How Can Music Help Students With Special Needs?

Music has been shown to help unlock the door to learning for children who think in neurodiverse ways. In fact, studies have found that individuals on the autism spectrum, who often have difficulty with communication and connection, frequently thrive in musical spaces. Music therapy, a treatment modality requiring licensure and board certification,,  has been recognized by the US Department of Education as a useful service for special needs students. Music therapists have developed music-based interventions and after-school classes in New York to help special needs children make progress in academic areas.

Musicamente is a special needs program in NYC that uses music as a motivator, memory tool, or timekeeper when other strategies have become obsolete. Music therapists compose educational songs, write chants, and use musical cues to help students that have difficulty learning and grasping concepts find a creative route to comprehension. Moreover, they also provide consultation, training, and resources regarding speech and language.

The following are four ways Musicamente programs use music in education.

Music along with visuals to increase comprehension:

Music combined with visual cues is an effective memory tool and learning modality. Music therapists use flashcards, storybooks, digital pictures, and even physical gestures accompanied by musical prompts to enhance hearing, learning, and comprehension in special needs students.

Using favorite songs as a teaching tool:

Some students have limited interests or find it hard to engage with the text represented in long-form. Special needs programs utilize areas of interest for the student, such as a favorite song, in order to retain attention and increase the likelihood of engagement with learning material. Students can work together with the therapist to rewrite song lyrics to make it relevant to learning material. Additionally, students might identify unfamiliar vocabulary in a song they love, circle keywords and discuss the song’s meaning. Afterward, students can complete a related writing activity based on the song’s central theme.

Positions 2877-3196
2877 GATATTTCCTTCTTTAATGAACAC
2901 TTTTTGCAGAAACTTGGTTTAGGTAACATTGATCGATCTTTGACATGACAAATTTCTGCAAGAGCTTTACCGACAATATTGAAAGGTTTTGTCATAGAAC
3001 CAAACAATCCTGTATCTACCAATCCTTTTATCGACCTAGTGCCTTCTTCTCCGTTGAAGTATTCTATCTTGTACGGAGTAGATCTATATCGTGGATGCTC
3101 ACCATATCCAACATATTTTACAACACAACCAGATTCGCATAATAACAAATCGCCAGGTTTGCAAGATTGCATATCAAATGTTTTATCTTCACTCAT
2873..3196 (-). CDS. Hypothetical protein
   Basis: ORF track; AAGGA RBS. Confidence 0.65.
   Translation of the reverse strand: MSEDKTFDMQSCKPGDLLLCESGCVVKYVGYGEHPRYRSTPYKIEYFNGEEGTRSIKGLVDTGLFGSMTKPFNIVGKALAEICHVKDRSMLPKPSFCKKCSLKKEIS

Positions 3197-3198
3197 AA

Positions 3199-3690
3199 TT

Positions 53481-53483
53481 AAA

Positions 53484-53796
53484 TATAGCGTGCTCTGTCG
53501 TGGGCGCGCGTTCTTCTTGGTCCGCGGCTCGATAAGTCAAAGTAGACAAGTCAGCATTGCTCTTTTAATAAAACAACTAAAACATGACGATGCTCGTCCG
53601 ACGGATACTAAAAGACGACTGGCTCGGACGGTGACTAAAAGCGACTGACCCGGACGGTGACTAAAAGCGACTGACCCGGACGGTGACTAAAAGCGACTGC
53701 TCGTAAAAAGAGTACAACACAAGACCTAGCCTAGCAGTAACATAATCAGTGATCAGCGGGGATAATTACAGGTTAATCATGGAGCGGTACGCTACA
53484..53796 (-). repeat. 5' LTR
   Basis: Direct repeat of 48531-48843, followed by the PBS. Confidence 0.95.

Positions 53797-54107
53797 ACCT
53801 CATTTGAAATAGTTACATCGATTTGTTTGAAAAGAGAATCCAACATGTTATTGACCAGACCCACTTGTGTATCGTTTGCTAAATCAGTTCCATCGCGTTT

Use rhythm to your kid’s advantage:

For children on the autism spectrum, structuring their environment is imperative. They might find it difficult to filter for the critical information in a series of texts. Rhythm can help create a container for activity which gets their body synced with music and focused on a task. Rhythm can also improve speech by teaching articulation and pacing.

Facilitates generalization of skills:

It is great to see students narrate facts, rules, or phone numbers as a song, but what happens when the music is over? Special needs after-school programs near me facilitate the generalization of skills from the classroom to real-world settings.

At Musicamente, we know the power of music.

Our after-school programs help special needs students find creative paths towards learning.

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